Samuele Errico Piccarini is a transportation designer and self-taught photographer from Italy, who graduated from the IED Transportation Design course in 2020.

    He was always passionate about cars, and before he became an automotive designer he used photography to observe cars from a different perspective, exploring different colour and lighting techniques through photo editing and CGI.


    The Maserati GT Targa is a concept car created as a successor to the Pininfarina-designed Maserati GranTurismo (2007-2019). The project was made in collaboration with Fiat Chrysler during Samuele’s studies at IED Turin, with the goal of envisioning a Maserati GranTurismo for 2025.

    The proportions of the car are heavily inspired by the rare and gorgeous Maserati A6GCS Berlinetta (1953-1955), with a very long bonnet, a steeply raked windshield, and a dropping GT-style roofline towards the rear.

    Compared to the Maserati GranTurismo (2017-2019), the concept car aims for a more dramatic silhouette thanks to its lower roof, the higher belt line, larger diameter wheels, and the much longer hood thanks to the cabin moved backwards – doing away with the 2+2 layout of the production model.

    At the front, the GT Targa gets a huge grille with the Trident emblem and classic Maserati shape, however this time it’s covered by a transparent panel. This solution allows for better aerodynamics while retaining the grille’s three-dimensional appearance with six vertical slits decorated with chrome.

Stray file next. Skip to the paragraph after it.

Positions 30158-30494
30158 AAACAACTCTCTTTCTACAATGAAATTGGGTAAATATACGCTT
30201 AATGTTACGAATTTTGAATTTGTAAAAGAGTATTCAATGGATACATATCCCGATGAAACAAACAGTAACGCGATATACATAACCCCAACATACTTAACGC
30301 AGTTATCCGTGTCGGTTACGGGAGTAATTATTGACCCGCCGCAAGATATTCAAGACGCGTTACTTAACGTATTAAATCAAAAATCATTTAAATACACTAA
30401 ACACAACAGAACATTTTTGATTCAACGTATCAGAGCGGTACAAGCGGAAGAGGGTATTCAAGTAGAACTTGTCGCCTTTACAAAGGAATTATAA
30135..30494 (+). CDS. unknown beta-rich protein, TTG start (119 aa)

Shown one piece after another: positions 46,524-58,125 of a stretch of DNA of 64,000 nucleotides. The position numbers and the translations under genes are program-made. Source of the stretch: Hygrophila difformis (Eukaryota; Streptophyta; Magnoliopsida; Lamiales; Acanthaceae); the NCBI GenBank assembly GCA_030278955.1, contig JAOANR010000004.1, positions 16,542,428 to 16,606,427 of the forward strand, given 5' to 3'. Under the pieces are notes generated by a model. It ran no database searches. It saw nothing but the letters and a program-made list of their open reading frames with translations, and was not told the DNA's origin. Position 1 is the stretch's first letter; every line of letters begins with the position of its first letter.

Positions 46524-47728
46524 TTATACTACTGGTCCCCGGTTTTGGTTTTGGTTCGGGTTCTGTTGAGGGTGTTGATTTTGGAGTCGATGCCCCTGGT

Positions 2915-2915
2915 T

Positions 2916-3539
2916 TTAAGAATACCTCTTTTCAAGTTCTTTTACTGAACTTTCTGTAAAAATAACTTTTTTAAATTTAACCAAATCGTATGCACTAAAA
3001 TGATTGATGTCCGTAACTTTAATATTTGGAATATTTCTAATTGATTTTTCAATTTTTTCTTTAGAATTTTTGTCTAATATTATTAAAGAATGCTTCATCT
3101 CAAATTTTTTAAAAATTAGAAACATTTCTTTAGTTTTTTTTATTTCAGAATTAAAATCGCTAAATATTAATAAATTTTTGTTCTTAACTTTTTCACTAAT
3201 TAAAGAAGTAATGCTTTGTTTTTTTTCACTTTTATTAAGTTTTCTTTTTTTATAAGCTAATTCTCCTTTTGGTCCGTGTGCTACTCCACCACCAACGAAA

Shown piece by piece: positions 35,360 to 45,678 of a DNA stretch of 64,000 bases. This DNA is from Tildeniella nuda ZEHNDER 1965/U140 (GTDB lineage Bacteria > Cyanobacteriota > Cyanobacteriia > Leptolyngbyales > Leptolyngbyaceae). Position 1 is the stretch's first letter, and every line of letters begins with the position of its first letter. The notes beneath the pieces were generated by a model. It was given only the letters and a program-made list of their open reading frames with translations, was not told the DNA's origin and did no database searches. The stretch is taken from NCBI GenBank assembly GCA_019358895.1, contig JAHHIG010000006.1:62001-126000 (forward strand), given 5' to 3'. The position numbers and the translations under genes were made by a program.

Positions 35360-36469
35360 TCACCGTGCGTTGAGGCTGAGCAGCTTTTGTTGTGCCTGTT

The lower part of the sculpted front bumper is characterised by a chrome splitter hiding inside the side air intakes with carbon fibre details.

    The sharp line of the nose is shaping the LED headlights and continues to the front fenders interrupted by the large wheel arches. The headlights are very slim, and also boast elliptical LED units split in half. This design is similar to the headlight treatment found in the new Fiat 500 (2020), but it is also a reference to the Maserati Alfieri (2014) concept car, depicting the round headlight units of classic Maserati models from the ‘50s and the ‘60s.

    The sexy curves of the long bonnet compliment the face of the car, giving it an equally aggressive and opulent look.

    The openings on the front fenders are similar to those of a Ferrari F12 Berlinetta (2012-2017), but more dramatic. They create a slit on the bodywork starting from the bonnet and reaching low near the side sills, taking advantage of the large area between the front wheels and the windshield.

    The dramatic curves of the side body panels allow for a muscular look creating beautiful reflections, although this gap somehow messes up with the continuity of the lines originating from the front end.

    The curved and frameless windshield is very short, seamlessly merging with the side windows. At the same time, the glass roof panel is removable for an open-air driving experience. Further back, the wide rear fenders and toned shoulders create an hourglass-like design when you look at the car from above.